Paint Scrapings or steam


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Alex McLean

Guest
Hi once again folks. In 3 (as far as I've seen) paintings of the Titanic sinking by Ken Marschall, there appears to be some strange markings on the keel just forward of the rudder. The markings appear in the following pictures;

The one with the stern rearing out of the water with lifeboat 2 in the foreground, only tht tops of the funnels visible.

The one with Lifeboat 16 amoung floating ice watching boat 14 being lowered with the propellers coming out of the water.

The one with the last rocket being fired over the ship, with all the port side boats visible.

Ken hasn't replied to my message concerning this (I might have the wrong address), but if anyone on the board cold tell me what the suspect it is. It looks like either steam being vented into the cold air or scrapes on the paint. Keep in mind that it appears on the port and starboard sides, I doubt someone would have scraped the paint. Irt may be an exhaust for water, keeping in mind that it is well below the water line, and the water can't travel upwards, but the condensation could. If someone could tell me what Ken has done, it would be great.
 
Dec 2, 2000
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Steam wouldn't have been vented from any point below the waterline. I think what you may be looking at are the depth markings that would be painted in white which were used to indicate the draft of the ship.

Cordially,
Michael H. Standart
 
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Alex McLean

Guest
No, these aren't depth markings, I can see that the depth markings are there next to the marks in quesion. they are in different positions in each of the paintings, but I simply cannot figure out what they are. If anyone has Ken Marschall's Art of Titanic, Illustrated History or Lost Liners, look in here. In Illus. Hist., an example can be found as first picture in the 'Death of a Titan' chapter. Lost Liners has a different example too it somewhere in there. Have a look for yourself.
 

Joshua Gulch

Member
Mar 31, 2001
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Alex,
Are you referring to what look like scuff marks where the black and red portions of the hull meet?

I've never noticed those before. No clue.

Josh.
 
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Alex McLean

Guest
That's it! No where on any site or explanation can I find any logic to them. It appears to be in Ken's later work, so obviously he must have only recently heard about them, but one does appear in his work from 1982 - 20 years ago, but all scenes after this until Lost Liners came out have no evidence of the scrapings.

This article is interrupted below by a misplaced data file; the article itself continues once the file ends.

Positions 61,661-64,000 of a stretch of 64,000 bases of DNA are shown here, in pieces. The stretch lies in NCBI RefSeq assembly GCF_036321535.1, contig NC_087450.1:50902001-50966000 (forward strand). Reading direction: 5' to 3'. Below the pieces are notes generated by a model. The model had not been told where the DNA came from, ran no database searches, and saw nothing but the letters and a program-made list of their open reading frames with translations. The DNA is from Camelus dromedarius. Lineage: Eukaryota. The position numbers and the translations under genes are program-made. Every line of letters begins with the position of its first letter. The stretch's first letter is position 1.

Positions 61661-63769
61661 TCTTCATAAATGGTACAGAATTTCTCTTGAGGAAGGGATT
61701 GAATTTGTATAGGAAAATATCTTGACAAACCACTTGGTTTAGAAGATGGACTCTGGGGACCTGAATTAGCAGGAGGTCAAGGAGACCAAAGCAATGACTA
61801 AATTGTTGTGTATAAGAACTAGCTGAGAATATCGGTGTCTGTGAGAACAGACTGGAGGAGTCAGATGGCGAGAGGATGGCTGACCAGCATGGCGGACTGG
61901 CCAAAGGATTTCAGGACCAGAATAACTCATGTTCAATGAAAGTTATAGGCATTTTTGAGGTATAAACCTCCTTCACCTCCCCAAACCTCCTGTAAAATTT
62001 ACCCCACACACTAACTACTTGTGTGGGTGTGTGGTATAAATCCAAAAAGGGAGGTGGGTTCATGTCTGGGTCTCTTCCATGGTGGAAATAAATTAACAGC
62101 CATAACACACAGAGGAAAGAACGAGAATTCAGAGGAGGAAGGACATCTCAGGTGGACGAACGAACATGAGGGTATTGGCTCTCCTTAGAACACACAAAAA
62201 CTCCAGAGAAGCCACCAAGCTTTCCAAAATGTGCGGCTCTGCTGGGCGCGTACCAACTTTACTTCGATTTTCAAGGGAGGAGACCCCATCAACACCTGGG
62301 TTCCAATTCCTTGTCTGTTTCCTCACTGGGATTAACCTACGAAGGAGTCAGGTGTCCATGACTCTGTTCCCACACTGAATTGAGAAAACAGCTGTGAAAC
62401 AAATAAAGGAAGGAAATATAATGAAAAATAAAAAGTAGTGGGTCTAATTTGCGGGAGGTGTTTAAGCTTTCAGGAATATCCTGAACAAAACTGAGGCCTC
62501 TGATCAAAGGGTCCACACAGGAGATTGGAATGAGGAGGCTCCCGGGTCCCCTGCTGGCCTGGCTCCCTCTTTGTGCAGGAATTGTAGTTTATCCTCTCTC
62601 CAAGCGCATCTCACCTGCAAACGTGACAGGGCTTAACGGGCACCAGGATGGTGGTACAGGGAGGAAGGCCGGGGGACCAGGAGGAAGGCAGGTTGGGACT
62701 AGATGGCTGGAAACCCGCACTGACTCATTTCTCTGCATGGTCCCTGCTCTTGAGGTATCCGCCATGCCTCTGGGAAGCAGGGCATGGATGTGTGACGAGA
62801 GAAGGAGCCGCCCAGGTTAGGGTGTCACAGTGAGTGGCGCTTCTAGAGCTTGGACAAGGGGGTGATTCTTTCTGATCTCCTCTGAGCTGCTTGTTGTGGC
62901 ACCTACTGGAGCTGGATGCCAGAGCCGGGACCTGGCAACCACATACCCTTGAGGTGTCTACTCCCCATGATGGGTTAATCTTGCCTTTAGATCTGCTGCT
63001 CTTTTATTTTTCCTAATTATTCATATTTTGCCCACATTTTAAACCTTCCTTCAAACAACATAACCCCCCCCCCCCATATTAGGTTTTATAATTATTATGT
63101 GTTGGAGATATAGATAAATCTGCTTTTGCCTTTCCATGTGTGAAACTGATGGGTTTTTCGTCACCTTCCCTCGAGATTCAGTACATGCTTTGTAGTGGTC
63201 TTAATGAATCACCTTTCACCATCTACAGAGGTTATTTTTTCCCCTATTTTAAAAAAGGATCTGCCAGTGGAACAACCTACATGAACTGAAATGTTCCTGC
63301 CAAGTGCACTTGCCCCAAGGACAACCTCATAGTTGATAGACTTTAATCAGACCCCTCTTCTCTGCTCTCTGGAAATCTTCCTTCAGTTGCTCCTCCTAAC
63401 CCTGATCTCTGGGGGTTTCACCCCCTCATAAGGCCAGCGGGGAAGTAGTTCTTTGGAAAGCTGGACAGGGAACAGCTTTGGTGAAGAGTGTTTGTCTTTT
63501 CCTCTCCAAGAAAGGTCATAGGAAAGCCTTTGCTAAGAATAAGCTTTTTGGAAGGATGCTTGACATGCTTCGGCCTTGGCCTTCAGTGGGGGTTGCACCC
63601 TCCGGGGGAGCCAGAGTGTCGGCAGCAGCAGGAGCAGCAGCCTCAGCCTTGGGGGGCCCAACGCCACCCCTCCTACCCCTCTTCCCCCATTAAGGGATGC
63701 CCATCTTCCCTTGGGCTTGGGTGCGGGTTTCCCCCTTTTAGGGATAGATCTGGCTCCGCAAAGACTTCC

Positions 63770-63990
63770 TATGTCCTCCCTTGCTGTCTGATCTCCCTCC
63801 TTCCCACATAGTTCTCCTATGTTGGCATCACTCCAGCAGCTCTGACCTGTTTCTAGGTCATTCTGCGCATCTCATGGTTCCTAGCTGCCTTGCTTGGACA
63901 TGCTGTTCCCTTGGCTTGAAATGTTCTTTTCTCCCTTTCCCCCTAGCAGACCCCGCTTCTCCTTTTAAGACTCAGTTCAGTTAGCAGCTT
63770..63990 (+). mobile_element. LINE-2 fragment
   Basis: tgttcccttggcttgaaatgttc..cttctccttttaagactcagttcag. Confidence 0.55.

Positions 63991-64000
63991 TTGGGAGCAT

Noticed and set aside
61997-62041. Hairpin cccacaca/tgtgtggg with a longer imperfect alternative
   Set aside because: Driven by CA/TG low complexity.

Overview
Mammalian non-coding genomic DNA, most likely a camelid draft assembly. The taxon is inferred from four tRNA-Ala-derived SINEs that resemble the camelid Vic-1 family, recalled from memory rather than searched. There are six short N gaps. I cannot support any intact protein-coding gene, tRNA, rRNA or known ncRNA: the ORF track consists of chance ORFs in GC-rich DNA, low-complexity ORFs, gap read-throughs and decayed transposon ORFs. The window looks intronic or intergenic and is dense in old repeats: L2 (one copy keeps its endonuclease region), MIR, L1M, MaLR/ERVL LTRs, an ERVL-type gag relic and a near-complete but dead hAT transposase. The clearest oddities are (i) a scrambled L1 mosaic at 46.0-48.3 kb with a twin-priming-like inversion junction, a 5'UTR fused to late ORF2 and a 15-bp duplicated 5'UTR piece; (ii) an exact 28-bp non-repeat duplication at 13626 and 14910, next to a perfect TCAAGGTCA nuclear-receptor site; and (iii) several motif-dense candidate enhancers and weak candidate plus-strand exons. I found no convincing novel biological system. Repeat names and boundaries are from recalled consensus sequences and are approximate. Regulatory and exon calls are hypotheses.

Still puzzling...

Anyone who cannot find them, here are the page numbers:
Illus. History- 127
Lost Liners- 91
Art of Titanic- 94-95 98-99 102
 
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Strange, to me it looks like smoke or steam. Don't think it could be a printing anomoly since it's on two separate pix. I noticed something else puzzling about Ken's sinking pictures. Where's the flags? I noticed there were no flags on the fore or aft masts or on the stern. Hmmm? Wierd!

Michael Koch
 

Dave Gittins

Member
Apr 11, 2001
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Not sure about the flags on the masts. I think they would have been flying. The stern ensign would certainly not have been worn at night, so that's OK.
 
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Don't think it is a printing anomoly either. But it could be artists creative license to demonstrate freezing ice on the ship or someone's testimony of smudges being there. Just a thought.

I agree with Mike that it probably is not steam. But Mike Standart, could icing take place there as the water hits the wind and air as the stern rose from the water and create a sort of frost looking covering? Like if you threw water on a car windshield in freezing weather, it would ice up.

But interesting about the flags. Never noticed that.

Maureen.
 
Dec 2, 2000
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Icing may be a possibility, but after looking at the pictures, another possibility occured to me that is a lot more mundane. To wit; the paint flaking off of the ship. I've seen it happen often enough where adhesion isn't all that good for whatever reason. The water is flowing against the hull, and anything already on the verge of flaking off, either due to poor surface preperation or rust, wouldn't last long.

Of course, I could be wrong.

Cordially,
Michael H. Standart
 
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Interesting Mike Standart, but would this happen on a newer ship? I guess like you said, if it was poorly prepared. What of its initial placing in the water when it was launched, there were accidents involved with that, could that cause damage to that area of the ship's paint job to cause that? Interesting. Great observation on Alex's part! Thanks for your insight Mike.